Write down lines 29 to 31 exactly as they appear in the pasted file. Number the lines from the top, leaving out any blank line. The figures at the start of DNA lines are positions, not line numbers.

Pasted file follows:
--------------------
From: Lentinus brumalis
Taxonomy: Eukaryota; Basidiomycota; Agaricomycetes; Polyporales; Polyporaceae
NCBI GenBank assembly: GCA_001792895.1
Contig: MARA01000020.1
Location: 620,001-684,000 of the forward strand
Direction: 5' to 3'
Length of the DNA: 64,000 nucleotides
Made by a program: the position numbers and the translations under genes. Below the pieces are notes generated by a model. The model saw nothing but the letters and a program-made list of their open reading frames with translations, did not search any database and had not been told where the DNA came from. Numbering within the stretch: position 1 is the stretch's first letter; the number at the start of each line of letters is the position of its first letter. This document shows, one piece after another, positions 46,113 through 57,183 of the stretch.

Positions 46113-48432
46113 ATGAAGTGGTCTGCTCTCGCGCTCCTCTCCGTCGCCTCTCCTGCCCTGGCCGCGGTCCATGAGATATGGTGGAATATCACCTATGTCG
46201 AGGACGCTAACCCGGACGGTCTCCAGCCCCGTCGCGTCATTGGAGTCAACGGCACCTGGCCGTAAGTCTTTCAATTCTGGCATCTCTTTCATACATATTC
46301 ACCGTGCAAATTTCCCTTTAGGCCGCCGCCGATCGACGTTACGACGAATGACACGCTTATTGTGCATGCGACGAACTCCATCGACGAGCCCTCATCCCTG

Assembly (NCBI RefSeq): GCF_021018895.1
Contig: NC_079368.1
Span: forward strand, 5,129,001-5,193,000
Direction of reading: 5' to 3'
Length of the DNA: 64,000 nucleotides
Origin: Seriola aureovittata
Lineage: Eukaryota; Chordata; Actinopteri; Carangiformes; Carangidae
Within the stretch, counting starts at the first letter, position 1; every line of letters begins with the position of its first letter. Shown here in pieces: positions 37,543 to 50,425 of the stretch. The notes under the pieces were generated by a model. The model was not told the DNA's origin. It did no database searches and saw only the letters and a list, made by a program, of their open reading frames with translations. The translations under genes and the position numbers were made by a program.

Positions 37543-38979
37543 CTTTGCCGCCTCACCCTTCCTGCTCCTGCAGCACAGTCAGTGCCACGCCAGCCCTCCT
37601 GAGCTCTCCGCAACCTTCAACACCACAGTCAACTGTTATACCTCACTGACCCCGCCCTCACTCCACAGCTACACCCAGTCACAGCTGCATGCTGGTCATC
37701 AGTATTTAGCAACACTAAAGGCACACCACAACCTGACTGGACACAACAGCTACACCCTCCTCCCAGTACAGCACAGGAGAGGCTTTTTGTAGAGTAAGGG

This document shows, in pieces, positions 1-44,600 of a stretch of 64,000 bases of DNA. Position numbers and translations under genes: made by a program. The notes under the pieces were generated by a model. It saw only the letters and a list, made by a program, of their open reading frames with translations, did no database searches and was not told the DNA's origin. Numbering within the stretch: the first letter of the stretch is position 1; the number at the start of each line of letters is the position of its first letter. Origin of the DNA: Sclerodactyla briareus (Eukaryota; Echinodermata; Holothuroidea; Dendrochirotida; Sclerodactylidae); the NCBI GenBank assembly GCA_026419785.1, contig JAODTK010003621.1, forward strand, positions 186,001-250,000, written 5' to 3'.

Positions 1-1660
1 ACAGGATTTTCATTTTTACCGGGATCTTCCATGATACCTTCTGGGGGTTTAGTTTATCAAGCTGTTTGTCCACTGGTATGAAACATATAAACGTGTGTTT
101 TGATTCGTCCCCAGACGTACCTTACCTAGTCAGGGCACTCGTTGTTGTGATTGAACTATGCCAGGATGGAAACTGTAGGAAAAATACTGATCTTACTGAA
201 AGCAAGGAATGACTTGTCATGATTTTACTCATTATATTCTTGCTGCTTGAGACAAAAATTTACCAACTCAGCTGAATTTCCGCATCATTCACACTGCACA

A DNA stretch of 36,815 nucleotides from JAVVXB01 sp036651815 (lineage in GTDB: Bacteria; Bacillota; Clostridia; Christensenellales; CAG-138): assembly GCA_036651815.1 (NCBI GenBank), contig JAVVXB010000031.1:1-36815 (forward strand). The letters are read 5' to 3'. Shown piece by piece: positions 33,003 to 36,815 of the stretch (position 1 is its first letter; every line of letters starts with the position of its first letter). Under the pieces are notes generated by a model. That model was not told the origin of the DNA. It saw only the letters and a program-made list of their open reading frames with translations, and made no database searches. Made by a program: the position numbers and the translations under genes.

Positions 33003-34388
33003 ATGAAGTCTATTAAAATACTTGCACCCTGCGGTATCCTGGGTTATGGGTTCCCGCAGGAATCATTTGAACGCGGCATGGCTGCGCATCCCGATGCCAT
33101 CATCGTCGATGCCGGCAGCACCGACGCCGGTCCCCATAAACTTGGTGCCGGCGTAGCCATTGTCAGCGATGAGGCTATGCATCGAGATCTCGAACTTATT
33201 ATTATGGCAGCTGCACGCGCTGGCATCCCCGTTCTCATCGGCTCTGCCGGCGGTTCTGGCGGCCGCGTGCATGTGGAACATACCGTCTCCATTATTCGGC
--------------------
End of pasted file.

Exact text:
201 AGCAAGGAATGACTTGTCATGATTTTACTCATTATATTCTTGCTGCTTGAGACAAAAATTTACCAACTCAGCTGAATTTCCGCATCATTCACACTGCACA

A DNA stretch of 36,815 nucleotides from JAVVXB01 sp036651815 (lineage in GTDB: Bacteria; Bacillota; Clostridia; Christensenellales; CAG-138): assembly GCA_036651815.1 (NCBI GenBank), contig JAVVXB010000031.1:1-36815 (forward strand). The letters are read 5' to 3'. Shown piece by piece: positions 33,003 to 36,815 of the stretch (position 1 is its first letter; every line of letters starts with the position of its first letter). Under the pieces are notes generated by a model. That model was not told the origin of the DNA. It saw only the letters and a program-made list of their open reading frames with translations, and made no database searches. Made by a program: the position numbers and the translations under genes.

Positions 33003-34388